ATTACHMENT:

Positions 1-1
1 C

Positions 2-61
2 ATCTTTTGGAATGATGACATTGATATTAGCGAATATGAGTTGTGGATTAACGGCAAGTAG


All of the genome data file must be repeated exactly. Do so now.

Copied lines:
Positions 1-1
1 C

Positions 2-61
2 ATCTTTTGGAATGATGACATTGATATTAGCGAATATGAGTTGTGGATTAACGGCAAGTAG